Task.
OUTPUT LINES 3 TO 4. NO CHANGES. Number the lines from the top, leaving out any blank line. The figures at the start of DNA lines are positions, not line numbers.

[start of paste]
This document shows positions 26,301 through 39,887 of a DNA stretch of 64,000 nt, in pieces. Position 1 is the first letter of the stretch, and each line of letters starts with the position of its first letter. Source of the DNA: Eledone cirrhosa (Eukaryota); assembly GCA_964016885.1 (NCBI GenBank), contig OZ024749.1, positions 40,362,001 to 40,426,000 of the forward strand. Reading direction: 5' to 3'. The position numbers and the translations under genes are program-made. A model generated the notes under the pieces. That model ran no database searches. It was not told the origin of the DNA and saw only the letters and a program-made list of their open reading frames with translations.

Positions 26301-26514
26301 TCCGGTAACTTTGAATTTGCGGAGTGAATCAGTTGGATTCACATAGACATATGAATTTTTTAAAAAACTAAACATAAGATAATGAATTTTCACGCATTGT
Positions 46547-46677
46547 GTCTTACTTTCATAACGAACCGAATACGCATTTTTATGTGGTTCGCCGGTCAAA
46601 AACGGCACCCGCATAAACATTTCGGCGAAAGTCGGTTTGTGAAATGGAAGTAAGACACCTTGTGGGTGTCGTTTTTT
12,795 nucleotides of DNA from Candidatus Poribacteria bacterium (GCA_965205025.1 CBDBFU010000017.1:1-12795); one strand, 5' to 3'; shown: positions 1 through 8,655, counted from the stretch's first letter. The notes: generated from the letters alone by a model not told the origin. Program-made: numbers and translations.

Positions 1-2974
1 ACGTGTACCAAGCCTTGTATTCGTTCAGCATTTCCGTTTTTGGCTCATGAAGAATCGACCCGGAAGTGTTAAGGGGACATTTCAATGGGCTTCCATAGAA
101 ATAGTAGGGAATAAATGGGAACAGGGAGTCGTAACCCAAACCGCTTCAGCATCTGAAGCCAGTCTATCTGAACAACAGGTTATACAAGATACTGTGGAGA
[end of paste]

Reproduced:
26301 TCCGGTAACTTTGAATTTGCGGAGTGAATCAGTTGGATTCACATAGACATATGAATTTTTTAAAAAACTAAACATAAGATAATGAATTTTCACGCATTGT
Positions 46547-46677